In Becoming A Ghost

The Faceless are a bit of a divisive band, to say the least.

Frontman Michael Keene is one of the more consistently criticized faces in death metal. Whether it’s persistent rumors that he’s an unreliable heroin junkie, or the band missing tours because of missing equipment and sudden personnel changes, there is always some reason that people have for saying they’re “done with the Faceless.”

Then they put out a new record, and every time, it’s an instant and genre-defining classic. This does nothing to placate the haters, but it does give us all some incredible metal to listen to.

It’s been five long, long years since the last time that happened – 2012’s Autotheism, which was both more progressive and more fully realized than the records that came before it, and therefore more controversial. Keene’s clean vocals, the longer songs, the flavors of mid-career Opeth and Exivious all managed to piss off a lot of people, but the record is generally well-regarded in the death metal world.

So, how’s the new one?

Well, it’s excellent.

It’s the longest Faceless record, though only by a few minutes. With the exception of two rather out-of-place feeling spoken word interludes, every song here stands on it’s own while also serving as a piece of a more coherent whole. Folks who are waiting for a return to the pure tech-deathery of Planetary Duality are never going to get it, as Keene is clearly more focused on writing whole songs than just cobbling great riffs together. On the whole, this album is more progressive and contains more influences than anything else the Faceless have released. By turns symphonic, blackened, progressive and technical, it’s a masterwork of substance over style.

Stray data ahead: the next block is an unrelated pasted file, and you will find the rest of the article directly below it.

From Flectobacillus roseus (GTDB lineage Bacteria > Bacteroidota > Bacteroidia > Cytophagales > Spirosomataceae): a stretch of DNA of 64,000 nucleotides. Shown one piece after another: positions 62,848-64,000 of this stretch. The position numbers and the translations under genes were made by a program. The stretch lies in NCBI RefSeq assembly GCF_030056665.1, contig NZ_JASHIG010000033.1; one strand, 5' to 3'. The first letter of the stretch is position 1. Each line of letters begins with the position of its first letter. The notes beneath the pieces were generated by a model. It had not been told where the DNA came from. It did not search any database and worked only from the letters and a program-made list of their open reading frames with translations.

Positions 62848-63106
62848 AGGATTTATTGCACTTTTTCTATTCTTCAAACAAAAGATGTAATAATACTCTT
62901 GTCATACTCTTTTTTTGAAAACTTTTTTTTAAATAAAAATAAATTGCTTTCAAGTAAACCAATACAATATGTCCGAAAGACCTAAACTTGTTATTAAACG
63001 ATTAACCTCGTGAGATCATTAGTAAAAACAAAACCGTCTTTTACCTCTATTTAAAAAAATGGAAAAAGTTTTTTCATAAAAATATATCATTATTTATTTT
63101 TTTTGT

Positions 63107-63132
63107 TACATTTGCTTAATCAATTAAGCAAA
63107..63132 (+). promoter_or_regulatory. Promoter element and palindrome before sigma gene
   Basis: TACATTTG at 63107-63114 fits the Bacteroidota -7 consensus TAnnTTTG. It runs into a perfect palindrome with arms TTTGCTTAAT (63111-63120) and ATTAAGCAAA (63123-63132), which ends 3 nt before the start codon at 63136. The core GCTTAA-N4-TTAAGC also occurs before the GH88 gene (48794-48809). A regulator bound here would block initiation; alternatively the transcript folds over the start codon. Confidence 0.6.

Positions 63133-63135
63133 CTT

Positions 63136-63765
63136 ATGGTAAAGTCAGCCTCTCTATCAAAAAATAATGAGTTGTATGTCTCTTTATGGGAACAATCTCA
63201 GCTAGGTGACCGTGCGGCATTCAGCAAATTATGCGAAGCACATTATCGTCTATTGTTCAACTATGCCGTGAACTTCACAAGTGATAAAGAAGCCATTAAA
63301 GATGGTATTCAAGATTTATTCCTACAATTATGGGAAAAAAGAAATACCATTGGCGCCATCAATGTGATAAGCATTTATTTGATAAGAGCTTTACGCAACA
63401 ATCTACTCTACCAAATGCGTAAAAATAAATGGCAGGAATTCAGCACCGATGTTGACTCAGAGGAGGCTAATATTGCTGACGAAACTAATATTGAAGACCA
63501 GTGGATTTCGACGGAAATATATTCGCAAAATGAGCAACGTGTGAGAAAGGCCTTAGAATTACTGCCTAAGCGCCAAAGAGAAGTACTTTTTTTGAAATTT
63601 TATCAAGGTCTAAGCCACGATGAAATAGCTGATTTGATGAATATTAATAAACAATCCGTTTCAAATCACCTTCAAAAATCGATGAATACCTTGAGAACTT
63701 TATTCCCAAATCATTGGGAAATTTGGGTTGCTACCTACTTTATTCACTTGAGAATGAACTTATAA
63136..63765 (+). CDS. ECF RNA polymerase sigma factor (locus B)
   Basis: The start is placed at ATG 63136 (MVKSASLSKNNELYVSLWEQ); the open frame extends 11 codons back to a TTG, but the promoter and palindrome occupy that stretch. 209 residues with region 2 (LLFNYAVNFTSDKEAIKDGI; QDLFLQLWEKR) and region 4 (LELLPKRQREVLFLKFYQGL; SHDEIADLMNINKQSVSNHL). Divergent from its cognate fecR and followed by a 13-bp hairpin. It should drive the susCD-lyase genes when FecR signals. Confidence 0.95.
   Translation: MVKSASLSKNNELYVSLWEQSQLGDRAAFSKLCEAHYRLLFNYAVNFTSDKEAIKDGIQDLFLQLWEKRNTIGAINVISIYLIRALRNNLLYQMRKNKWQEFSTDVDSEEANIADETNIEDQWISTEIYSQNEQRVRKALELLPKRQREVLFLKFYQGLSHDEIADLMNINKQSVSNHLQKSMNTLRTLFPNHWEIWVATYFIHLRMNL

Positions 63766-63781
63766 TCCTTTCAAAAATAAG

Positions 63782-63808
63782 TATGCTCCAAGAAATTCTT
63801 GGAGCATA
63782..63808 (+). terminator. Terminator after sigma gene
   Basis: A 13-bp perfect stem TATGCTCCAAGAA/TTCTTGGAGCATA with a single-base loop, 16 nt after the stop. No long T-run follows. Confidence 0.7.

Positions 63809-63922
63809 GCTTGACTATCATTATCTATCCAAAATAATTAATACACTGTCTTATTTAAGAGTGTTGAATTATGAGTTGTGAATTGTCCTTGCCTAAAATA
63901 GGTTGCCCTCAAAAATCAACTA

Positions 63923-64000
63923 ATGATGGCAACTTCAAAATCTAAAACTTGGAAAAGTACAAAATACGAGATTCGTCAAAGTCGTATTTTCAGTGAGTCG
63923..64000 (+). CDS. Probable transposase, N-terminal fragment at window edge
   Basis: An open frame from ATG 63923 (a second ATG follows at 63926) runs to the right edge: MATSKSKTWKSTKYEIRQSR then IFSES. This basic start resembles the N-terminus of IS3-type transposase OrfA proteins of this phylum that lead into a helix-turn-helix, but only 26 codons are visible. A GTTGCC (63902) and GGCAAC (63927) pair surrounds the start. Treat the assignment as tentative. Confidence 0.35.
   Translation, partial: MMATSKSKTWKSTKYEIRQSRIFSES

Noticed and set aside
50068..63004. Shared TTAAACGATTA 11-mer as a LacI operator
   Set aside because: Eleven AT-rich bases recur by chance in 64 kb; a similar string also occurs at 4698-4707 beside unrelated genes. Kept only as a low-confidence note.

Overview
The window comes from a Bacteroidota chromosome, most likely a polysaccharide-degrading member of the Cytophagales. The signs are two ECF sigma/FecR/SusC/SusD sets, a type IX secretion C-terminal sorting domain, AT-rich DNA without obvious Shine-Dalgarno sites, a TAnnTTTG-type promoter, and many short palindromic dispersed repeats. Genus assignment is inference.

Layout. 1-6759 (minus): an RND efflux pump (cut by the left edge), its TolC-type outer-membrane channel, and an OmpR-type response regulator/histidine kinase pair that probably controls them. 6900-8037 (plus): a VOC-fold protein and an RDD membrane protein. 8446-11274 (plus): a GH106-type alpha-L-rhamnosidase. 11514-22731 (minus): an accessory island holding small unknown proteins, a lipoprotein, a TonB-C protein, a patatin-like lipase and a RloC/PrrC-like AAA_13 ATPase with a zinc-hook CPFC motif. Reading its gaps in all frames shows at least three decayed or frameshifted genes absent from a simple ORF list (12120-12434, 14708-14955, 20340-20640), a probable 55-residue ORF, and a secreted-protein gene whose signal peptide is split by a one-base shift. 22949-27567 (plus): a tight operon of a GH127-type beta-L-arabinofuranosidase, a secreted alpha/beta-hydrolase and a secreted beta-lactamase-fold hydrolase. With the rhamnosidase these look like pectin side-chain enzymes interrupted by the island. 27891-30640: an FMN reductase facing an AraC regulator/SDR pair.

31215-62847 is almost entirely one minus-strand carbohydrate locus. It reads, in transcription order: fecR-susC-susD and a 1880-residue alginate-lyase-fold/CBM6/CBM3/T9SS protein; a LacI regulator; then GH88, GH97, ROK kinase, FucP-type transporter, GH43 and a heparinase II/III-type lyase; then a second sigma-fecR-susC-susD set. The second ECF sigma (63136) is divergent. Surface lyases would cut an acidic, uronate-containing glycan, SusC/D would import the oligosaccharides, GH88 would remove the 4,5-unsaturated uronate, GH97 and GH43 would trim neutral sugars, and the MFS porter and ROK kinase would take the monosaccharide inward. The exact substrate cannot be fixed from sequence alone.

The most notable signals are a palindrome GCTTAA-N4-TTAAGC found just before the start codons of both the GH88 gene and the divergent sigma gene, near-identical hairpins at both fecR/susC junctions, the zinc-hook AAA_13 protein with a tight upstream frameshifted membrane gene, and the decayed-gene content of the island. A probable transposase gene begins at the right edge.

Thematically, the album represents the most personal Keene has ever gotten on a Faceless album. Addiction, loneliness, despair and death are all explored pretty thoroughly. Cathartic, introspective, and unmistakably written by Michael Keene, it still represents an evolution of sound that a lot of bands seem to be actively avoiding these days.

Overall, if you’re into progressive death metal at all, this album is an absolute must have. For the folks who are more about constant blast beats and technical accomplishment, there’s the new Archspire.

It isn’t half as good as this, though.

The vocal performance of Ken Sorceron (ex-Abigail Williams) is incredible throughout, providing an emotional and compelling counter to Keene’s bleak croons. The drumming of Chason Westmoreland (now of the excellent band Equipoise, that you all need to check out) is some of the best I’ve ever heard in a progressive death metal band. Creative, dynamic, and impressive as shit. His performance is a highlight of the album.

In the end, if you like The Faceless, you’ll love this album. If you cried about the clean vocals and down-tempo moments on Autotheism, you’re gonna die holding your breath for Planetary Duality 2.

Overall rating: 9/10 (woulda been ten if those weird spoken word tracks weren’t there, or if Keene has busted out the old vocoder for them instead of the faux British accent)

Best Song: Cup of Mephistopheles, Shake the Disease (DEPECHE MODE COVER FTW), The Terminal Breath. Take your pick, but they’re all bangers.

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